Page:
A new thermoelectric (TE) generator, pictured above, uses the heat of your body to power wearable electronic devices. Unlike other TEs, this highly flexible generator can be bent up to 120 times without decreased performance. Credit: KAIST.

To advance, we need technology. For technology, we need electricity. And if we want electricity, we need energy, whether from a battery or generator.

We’ve reported on all of the above, hailing 2014 the year of wearable tech, covering thin films for biologically-powered medical devices, reporting on a nanogenerator that shows promise for self-powered electronics, and writing endlessly about batteries and the devices that use them. (Need proof? Just type “battery” in the search box above.)

Now, a team from the Korea Advanced Institute of Science and Technology (KAIST) has developed an “extremely light and flexible” glass fabric-based thermoelectric (TE) generator that not only moves with you, but harnesses heat from the human body while doing so.

According to a KAIST press release, the technique employed by the team, headed by electrical engineering professor Byung Jin Cho, “minimizes thermal energy loss but maximizes power output.”

Just how did they do it?

Unlike previous TE generators that used polymers, Cho’s concept had a self-sustaining structure sans the usual ceramic and alumina substrates that siphoned off a good portion of the generator’s thermal energy.

By employing a technique similar to screenprinting, the researchers printed “synthesized liquid-like pastes of n-type (Bi2Te3) and p-type (Sb2Te3) TE materials” onto a glass fabric.


KAIST’s wearable thermoelectric generator is extremely flexible and light. Credit: KAIST

“For our case, the glass fabric itself serves as the upper and lower substrates of a TE generator, keeping the inorganic TE materials in between,” says Cho. “This is quite a revolutionary approach to design a generator. In so doing, we were able to significantly reduce the weight of our generator (~0.13 g/cm2), which is an essential element for wearable electronics.”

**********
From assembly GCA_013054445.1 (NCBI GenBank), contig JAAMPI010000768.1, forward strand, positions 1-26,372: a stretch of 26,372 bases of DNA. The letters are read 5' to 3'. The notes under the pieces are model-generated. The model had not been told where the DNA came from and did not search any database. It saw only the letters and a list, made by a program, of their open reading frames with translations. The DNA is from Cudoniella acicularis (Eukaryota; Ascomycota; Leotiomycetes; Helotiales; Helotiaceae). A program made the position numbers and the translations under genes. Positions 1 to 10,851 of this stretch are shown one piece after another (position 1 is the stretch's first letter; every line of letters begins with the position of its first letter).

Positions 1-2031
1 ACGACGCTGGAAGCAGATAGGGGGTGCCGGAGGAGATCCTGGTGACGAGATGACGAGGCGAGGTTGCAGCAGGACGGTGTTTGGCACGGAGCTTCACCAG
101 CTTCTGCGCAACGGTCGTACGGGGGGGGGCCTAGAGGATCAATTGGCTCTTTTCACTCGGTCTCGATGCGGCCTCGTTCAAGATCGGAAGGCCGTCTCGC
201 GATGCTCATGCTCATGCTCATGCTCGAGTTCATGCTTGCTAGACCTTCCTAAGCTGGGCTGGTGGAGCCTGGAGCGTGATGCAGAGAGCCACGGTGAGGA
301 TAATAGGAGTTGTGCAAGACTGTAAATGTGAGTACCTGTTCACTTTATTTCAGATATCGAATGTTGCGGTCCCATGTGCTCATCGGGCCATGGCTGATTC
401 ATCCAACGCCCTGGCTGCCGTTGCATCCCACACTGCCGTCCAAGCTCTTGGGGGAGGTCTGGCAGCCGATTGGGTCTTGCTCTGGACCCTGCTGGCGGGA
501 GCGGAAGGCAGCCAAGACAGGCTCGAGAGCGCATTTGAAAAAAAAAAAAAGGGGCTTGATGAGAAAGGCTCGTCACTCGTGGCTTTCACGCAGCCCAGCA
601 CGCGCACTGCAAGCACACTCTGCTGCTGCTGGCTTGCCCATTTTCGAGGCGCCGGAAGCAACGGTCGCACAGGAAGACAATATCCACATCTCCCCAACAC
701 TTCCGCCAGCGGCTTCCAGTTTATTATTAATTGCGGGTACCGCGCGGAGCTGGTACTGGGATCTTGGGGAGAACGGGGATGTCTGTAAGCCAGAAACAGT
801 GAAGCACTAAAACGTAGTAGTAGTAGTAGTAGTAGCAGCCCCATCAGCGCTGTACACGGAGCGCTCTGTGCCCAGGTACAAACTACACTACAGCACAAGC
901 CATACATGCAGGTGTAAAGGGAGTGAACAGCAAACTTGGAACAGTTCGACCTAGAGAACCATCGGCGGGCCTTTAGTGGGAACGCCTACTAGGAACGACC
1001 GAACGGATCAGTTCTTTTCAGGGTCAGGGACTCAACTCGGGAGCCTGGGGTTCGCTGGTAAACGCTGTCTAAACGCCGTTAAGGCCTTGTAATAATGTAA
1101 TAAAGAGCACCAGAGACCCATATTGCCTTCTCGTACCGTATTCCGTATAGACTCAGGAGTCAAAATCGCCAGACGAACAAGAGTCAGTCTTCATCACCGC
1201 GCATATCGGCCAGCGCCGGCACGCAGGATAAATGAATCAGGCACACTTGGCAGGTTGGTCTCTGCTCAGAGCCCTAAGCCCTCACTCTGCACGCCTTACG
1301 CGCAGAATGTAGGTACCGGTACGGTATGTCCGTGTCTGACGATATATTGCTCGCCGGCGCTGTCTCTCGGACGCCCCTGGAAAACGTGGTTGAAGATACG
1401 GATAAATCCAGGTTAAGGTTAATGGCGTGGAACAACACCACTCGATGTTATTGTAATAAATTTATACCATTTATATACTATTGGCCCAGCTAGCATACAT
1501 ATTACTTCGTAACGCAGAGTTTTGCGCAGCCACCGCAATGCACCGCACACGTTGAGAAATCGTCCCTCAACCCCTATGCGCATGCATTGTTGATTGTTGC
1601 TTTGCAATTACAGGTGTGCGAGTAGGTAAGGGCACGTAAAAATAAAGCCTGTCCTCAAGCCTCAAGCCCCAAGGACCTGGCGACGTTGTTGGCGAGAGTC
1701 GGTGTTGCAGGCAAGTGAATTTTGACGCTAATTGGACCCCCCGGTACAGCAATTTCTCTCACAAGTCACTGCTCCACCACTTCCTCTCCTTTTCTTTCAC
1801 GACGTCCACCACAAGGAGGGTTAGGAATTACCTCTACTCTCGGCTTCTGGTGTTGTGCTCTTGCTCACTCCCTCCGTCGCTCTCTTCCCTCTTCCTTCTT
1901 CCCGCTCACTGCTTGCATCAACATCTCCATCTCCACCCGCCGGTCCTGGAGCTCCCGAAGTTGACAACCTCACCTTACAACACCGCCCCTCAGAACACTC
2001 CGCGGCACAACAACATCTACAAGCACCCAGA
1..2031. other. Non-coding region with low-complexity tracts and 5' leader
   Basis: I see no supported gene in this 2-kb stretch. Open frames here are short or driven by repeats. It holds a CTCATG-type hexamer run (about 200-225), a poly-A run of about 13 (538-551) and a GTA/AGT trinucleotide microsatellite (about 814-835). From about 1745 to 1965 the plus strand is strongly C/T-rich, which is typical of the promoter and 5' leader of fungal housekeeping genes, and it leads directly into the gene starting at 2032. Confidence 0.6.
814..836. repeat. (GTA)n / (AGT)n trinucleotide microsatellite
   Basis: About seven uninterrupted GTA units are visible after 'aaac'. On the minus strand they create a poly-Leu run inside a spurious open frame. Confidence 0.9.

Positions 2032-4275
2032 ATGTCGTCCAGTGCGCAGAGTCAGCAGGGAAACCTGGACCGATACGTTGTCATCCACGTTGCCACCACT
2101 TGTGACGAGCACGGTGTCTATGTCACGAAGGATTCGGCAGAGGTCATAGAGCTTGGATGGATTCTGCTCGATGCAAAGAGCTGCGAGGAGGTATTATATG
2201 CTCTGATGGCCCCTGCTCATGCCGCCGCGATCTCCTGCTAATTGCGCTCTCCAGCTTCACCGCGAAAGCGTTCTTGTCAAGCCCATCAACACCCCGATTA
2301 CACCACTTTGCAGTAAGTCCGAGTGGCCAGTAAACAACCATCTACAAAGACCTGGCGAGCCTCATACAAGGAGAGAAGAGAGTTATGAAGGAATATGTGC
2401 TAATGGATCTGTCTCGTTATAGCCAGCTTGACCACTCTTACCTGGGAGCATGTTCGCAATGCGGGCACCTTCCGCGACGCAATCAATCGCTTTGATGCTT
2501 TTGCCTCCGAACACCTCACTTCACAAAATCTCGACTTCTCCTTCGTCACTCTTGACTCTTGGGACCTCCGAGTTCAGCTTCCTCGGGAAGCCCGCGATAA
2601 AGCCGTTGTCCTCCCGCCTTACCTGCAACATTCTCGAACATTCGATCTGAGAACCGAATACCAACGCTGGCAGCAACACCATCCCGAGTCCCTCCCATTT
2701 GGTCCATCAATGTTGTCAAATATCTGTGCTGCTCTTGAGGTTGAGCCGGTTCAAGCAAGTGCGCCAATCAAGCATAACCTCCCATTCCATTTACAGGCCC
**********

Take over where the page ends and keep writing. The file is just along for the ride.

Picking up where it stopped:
When worn as part of a wristband device, KAIST’s supersmall generator—which measures a mere 10 cm x 10 cm—can produce close to 40 mW of electricity based on skin temperature.

“Our technology presents an easy and simple way of fabricating an extremely flexible, light, and high-performance TE generator. We expect that this technology will find further applications in scale-up systems such as automobiles, factories, aircrafts, and vessels where we see abundant thermal energy being wasted,” adds Cho.

Their findings, “Wearable thermoelectric generator fabricated on glass fabric” (DOI: 10.1039/C4EE00242C), were printed in the March 14 issue of Energy & Environmental Science.

For some additional reading, check out Gizmodo’s story on hot (literally speaking) electronics, or this wearable health monitor that uses stretchable electronics to wirelessly supervise your body.

Feature image credit: KAIST.